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8 Inflammation-Calming Foods That May Help You Live Longer

Danielle Zickl
Photo credit: Lew Robertson - Getty Images

From Bicycling

  • According to a new study in the journal Nature Communications, foods rich in flavonoids—which help reduce inflammation—can lower your risk of dying from cancer and heart disease.
  • It’s recommended to get about 500 milligrams (mg) per day of flavonoids from foods like berries, apples, grapes, bananas, artichokes, avocados, tea, and dark chocolate.

You already eat fruits and vegetables as part of a healthy, balanced diet. But while you may know that they are good for you, you may not know exactly how good they are—and what makes them so health-protective.

According to new research out of Edith Cowan University (ECU) in Australia, compounds found in many of these fruits and vegetables may be responsible for some of the benefits: Called flavonoids, these compounds can help reduce your risk of dying early due to chronic disease.

In the study, published in the journal Nature Communications, researchers crunched the data from the Danish Diet, Cancer, and Health cohort, which looked at the diets of 56,048 Danes over 23 years.

Their findings? Participants who consumed around 500 milligrams (mg) of flavonoids per day had the lowest risk of dying early from cancer or heart disease. However, the link was strongest for those at a higher risk of these diseases, such as people who smoked cigarettes regularly or consumed more than two alcoholic drinks each day.


Here’s why: According to Nicola Bondonno, Ph.D., study coauthor and postdoctoral research fellow at ECU’s School of Medical and Health Sciences, underlying inflammation and tissue and cell damage can up your risk of heart disease and cancer. Flavonoid compounds have been shown to reduce these levels.

“We think that might be why people who have a diet rich in these flavonoid compounds have a lower risk of heart disease and cancer,” she told Runner’s World. “As smoking and high alcohol consumption can increase inflammation, this may be why flavonoids are more protective in people who smoke and drink too much.”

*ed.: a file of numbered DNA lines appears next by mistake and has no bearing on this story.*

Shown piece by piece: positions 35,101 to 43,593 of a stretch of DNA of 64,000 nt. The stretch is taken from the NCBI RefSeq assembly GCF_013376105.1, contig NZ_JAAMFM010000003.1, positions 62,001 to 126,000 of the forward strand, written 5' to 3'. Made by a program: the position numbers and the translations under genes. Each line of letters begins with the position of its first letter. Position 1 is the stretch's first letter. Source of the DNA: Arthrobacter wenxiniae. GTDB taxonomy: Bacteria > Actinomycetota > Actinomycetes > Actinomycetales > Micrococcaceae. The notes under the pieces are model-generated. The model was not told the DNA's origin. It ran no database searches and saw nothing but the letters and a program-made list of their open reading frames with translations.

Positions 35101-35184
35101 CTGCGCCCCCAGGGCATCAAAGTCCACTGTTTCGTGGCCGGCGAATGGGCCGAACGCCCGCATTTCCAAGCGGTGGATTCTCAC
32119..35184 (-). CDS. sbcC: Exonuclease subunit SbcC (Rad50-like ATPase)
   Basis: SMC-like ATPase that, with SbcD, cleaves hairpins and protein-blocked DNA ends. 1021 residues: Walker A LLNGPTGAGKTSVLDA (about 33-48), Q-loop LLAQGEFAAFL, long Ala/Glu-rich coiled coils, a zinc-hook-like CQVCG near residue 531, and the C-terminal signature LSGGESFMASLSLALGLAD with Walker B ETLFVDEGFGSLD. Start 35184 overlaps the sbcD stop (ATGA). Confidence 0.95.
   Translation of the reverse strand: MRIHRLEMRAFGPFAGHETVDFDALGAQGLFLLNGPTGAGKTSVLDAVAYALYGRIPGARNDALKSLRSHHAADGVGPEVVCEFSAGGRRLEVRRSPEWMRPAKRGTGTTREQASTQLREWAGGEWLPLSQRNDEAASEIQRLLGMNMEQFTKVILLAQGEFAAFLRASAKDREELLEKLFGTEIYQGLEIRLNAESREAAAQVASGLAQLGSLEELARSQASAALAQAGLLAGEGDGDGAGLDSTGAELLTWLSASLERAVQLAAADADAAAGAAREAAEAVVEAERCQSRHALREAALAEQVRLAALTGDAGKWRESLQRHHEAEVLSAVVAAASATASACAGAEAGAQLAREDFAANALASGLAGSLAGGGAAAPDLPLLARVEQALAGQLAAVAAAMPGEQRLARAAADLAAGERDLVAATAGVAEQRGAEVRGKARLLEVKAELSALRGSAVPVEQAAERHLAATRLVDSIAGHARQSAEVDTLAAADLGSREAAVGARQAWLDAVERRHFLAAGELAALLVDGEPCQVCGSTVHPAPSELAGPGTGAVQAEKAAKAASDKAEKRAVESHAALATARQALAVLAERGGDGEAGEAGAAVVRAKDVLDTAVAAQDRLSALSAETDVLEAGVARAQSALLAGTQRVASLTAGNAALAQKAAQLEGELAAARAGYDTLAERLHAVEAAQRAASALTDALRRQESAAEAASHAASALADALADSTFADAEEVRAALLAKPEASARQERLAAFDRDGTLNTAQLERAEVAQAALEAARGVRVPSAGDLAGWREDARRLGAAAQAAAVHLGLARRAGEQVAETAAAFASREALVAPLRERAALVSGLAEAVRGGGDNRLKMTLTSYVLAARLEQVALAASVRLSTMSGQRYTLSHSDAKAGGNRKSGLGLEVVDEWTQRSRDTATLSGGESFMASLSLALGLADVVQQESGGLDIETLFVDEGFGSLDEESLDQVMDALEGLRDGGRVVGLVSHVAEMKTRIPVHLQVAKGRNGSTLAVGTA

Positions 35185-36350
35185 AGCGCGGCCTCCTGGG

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However, even if you don’t smoke and drink regularly, everyone can benefit from getting about 500 mg of flavonoids per day, according to Bondonno. She did note that those who do smoke or drink regularly “might obtain further benefit” from consuming more than 500 mg of flavonoids per day.

So what kinds of foods are rich in these flavonoids? According to the Journal of Agricultural and Food Chemistry some good sources include:

  • Berries
  • Apples
  • Grapes
  • Bananas
  • Artichokes
  • Avocados
  • Tea
  • Dark Chocolate

For instance, 100 g of dark chocolate contains around 200 mg of flavanols—a main type of flavonoid—and one apple contains around 60 mg of flavanols. Fitting in a variety of these foods in meals and snacks can help you get to that flav

But while these flavonoid-filled foods and drinks can benefit your health, they don’t counteract all of risks associated with smoking and high alcohol consumption, Bondonno said. So while a postride beer is a refreshing treat every once in a while, it’s best to stick with a celebratory cup of joe if you want several cups.

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